The invitation that Éder Oliveira makes us is very strong and serious. A continuous process of otherness and critical reflection about our place. These are images, image-words that shake us as if saying: See! Wake up! Take a stand.
Those are dark times we are living in; colours are persecuted, and art is accused because, deep down, it leads us to think about our role as humans and must position ourselves. There is an urge to counteract the enormous wave of violence sweeping over Brazil and the world. With his colour-blind look, Oliveira does not shy away from looking at and extending the borders to give an account of the struggle that he sees in life and to make a painting that, beyond its technical and aesthetic quality, is conceptual, ethical, and exposes the banality of everyday violence introduced not only in the Amazon but throughout the country. He focuses on the marginalized citizen who faces daily stigmas. Brown, mulatto, caboclo, typical, indigenous, northern, marajoara,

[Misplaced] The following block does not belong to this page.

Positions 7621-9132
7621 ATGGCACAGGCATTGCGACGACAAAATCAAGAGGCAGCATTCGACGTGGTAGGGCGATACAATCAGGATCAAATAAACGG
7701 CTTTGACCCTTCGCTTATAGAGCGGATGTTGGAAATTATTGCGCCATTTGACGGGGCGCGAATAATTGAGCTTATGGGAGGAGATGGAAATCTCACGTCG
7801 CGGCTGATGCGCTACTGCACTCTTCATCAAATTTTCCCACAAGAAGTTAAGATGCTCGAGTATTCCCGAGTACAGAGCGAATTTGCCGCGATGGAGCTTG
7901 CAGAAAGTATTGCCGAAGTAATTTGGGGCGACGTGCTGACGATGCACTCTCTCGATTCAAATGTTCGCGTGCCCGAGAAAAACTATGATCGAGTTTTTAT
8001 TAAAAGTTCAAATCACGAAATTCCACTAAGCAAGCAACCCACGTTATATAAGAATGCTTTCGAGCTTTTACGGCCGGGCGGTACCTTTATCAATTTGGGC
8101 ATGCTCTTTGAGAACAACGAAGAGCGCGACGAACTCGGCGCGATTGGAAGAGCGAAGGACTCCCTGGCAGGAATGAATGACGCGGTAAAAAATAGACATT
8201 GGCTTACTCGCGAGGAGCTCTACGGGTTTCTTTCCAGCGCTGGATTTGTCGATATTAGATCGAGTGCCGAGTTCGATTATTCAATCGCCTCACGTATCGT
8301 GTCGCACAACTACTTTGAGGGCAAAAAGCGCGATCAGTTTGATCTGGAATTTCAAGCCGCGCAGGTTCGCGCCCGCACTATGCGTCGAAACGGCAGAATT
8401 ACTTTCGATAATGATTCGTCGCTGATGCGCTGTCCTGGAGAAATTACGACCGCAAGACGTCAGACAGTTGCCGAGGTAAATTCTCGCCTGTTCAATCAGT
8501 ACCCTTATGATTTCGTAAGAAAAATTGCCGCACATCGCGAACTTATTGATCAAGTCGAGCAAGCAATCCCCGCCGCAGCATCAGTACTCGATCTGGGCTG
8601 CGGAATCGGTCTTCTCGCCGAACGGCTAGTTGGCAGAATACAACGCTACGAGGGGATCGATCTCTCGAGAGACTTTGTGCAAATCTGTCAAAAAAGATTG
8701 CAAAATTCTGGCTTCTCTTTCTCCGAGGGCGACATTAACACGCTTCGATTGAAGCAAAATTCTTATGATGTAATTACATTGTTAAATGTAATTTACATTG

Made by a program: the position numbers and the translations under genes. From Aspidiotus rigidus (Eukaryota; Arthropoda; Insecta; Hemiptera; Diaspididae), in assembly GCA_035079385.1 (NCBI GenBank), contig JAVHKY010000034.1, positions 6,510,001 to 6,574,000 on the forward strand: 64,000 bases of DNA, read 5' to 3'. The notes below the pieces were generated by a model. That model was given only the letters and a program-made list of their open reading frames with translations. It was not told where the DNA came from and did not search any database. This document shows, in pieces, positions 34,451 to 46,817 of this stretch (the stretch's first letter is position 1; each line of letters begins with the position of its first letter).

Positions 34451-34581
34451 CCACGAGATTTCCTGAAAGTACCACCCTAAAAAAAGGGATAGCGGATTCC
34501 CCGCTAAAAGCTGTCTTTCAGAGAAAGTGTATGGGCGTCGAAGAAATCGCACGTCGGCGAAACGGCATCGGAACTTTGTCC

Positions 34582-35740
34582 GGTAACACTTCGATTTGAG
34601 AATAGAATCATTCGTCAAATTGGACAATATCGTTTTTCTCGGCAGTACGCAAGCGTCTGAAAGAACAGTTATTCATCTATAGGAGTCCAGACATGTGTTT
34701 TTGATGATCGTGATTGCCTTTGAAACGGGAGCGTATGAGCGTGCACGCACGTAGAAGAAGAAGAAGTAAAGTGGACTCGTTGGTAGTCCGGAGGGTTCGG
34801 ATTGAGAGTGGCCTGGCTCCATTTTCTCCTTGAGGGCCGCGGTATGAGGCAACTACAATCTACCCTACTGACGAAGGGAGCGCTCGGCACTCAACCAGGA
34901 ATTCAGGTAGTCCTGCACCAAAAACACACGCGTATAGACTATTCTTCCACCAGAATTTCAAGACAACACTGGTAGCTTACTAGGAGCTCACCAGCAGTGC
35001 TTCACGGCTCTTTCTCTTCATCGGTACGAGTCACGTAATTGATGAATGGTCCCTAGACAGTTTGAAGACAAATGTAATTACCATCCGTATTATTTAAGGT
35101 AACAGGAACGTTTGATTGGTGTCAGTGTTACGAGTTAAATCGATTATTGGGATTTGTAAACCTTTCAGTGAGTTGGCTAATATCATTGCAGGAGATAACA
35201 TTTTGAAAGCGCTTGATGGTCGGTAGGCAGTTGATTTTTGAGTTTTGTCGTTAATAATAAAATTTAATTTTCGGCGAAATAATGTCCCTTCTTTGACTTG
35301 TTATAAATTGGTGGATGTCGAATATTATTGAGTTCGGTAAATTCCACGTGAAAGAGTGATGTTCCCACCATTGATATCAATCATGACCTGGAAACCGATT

camouflaged in his own daily life by racism and discrimination, pushed to margins of society by society itself.
Captured by the works of Éder Oliveira, we can be sure that, in difficult times, Art is the only option against violence.
ABOUT THE AUTHOR
Orlando Maneschy is a researcher, professor, artist, critic and independent curator. PhD in Communication and Semiotics from PUC-SP, Orlando is the curator of Amazoniana Collection of Art in UFPA.